(Please consult the Internet access technologies)

  • The most crucial decision is your choice of RAM. If you are going to run asterisk, mumble, Direct Connect, bittorrent, a web server and other stuff, enough RAM will make them run smoothly. Some of them tolerate SWAP pretty good, others do not. FYI: If you are considering adding more RAM, keep in mind that there are no DDR1-Modules bigger than 64MB. Also, the SoC sometimes only supports so much. For example, the Marvell Kirkwood, supports a maximum of 512MB.
  • Occasionally the computing power of the CPU proves to be a bottleneck. To compare you should have a look at the CPU included on with SoC. Do not compare raw MHz, e.g. a MIPS 34KE@300MHz is in most scenarios faster than a MIPS 24K@400MHz.
    • As you can see by referring to the flash layout, with a total of 8MiB flash memory, you can use about 5MiB for your own packages.
  • TRNG: Most devices use a software random number generator. Only few are equipped with a true hardware random number generator, see tag
  • Cryptographic Hardware Accelerators: routers equiped with these accelerators may bring you better speed transfers when you plan to use encrypted connections such as OpenVPN.
  • USB: connect a hub, hard disks, SSDs, USB sticks, UMTS modems, cameras, sound cards, etc. →usb.overview
  • Serial: very useful for developers, limited uses for end users →port.serial
  • JTAG: very useful for developers and also for end users →port.jtag
  • TAE sockets: a telephone connector used mostly in Germany
  • You can boot your device into OpenWrt Failsafe with a reset button. Without one, this is only possible through connection over serial! Also, after boot up, you can attach functions to the buttons, like start/stop WLAN, reconnect DSL, start/stop a daemon, mount/unmount partitions, etc.

OpenWrt targets traditional routers. These run on ARM or MIPS CPUs. However running inside a VM or on common x86 Hardware is also possible. While most consumer Hardware can lack Ethernet ports, Hardware for IPC (Industrial PC) or server mainboards are built and advertised for 24/7 operation. Other embedded devices or SBC (Single-board_computer) may be viable alternatives.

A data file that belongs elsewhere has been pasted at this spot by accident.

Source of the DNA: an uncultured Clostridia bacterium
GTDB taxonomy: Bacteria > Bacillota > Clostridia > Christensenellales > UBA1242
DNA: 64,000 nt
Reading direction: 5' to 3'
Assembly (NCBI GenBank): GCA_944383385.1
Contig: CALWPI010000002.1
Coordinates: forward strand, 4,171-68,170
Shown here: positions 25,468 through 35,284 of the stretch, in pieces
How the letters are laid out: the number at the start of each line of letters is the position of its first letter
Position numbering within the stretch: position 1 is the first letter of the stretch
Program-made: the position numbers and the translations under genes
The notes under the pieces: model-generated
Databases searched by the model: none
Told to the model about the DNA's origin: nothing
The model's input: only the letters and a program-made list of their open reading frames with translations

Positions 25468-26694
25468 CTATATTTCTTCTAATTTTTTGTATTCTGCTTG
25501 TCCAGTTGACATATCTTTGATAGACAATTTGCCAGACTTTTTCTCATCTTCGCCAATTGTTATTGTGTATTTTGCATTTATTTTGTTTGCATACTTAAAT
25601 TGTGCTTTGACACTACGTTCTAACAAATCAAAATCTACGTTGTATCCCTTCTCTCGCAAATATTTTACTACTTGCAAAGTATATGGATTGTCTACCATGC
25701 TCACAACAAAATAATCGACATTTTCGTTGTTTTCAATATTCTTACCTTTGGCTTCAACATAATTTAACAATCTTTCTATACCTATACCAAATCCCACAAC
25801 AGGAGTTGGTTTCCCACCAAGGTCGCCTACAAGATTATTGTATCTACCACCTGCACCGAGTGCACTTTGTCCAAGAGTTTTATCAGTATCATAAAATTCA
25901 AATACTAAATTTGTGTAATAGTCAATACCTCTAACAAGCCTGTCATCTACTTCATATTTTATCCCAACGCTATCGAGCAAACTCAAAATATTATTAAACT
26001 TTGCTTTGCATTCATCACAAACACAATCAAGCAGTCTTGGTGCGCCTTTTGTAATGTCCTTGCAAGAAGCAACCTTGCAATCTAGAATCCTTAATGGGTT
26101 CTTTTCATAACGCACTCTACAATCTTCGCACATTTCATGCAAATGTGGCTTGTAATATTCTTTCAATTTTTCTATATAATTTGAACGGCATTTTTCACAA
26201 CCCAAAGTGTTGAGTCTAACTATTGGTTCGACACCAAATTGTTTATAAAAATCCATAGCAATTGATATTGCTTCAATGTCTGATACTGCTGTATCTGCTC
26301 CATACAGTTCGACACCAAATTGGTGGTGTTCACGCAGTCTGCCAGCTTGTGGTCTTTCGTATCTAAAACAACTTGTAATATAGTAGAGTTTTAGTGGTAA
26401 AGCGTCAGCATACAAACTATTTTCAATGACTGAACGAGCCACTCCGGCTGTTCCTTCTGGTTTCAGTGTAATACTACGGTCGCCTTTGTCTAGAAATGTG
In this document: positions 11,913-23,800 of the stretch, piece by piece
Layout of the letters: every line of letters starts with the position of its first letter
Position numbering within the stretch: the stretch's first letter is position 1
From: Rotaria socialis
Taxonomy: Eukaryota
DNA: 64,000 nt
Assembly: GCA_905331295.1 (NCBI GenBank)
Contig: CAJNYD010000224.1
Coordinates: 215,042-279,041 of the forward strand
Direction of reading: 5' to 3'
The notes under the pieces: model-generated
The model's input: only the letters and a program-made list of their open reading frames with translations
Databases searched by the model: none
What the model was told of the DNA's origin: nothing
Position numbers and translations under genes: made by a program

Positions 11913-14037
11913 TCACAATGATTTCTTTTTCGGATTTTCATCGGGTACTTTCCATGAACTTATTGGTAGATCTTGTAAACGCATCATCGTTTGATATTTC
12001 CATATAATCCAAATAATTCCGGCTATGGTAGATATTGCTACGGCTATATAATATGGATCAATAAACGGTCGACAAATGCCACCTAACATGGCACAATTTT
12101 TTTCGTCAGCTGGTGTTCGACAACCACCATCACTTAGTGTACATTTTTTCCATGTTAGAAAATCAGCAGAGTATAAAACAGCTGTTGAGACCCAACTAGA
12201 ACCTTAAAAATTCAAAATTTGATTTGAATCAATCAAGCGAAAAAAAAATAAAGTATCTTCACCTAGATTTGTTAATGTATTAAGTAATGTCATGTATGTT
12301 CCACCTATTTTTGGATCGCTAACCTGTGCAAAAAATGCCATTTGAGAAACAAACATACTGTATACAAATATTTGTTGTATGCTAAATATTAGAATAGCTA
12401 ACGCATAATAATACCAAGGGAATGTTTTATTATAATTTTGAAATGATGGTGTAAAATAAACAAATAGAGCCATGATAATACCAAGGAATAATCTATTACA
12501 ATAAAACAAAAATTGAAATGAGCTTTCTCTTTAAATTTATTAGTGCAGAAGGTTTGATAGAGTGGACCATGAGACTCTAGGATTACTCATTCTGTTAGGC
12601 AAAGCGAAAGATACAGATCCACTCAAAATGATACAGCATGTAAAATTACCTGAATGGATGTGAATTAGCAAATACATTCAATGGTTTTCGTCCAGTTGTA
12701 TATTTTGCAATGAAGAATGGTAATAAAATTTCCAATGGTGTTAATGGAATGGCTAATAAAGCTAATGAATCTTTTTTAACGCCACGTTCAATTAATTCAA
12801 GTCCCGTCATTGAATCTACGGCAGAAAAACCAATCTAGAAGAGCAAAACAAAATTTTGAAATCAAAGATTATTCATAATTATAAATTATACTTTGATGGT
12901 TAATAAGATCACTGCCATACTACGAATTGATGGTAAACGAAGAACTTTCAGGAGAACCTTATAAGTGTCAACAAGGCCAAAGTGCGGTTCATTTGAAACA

Most hardware is constructed to run at a temperature range from 0-40°C (Operating Temperature). This is appropriate for most indoor use cases. However - increased temperature can speed up the aging of electric components. Industrial PC, Server Hardware or outdoor equiment may be certified and constructed to extended temperature ranges:

  • 0-70°C (server, IPC)
  • -30-75°C (outdoor AP)


Some plastics used in wiring or enclosures are problematic in outdoor operations under direct sunlight. Specialized UV resistant outdoor cabling and enclosures exist. Shielding from water (rain) and/or dust is certified with an IP_Code.

On many price comparison sites you can search for OpenWrt. Beware, though, that sometimes OpenWrt only works on certain versions. Check with the OpenWrt Table of Hardware to see if the router is really supported.

If you find a site with an effective price comparison please add it below, or report it on the OpenWrt forum.

Amazon also lets you search for OpenWrt, but you cannot filter for OpenWrt support:

Note_1: The filter is not 100% perfect, be sure to double check a router before buying

You can use the tags to find devices with your desired features.

Beware: Tagging of devicepages is incomplete, resulting in incomplete listings below.

The ToH Collection of views should be your first choice when searching for a device. It is more complete, up to date, and shows you the current OpenWrt support status.

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  • Last modified: 2023/02/05 14:48
  • by memicinn19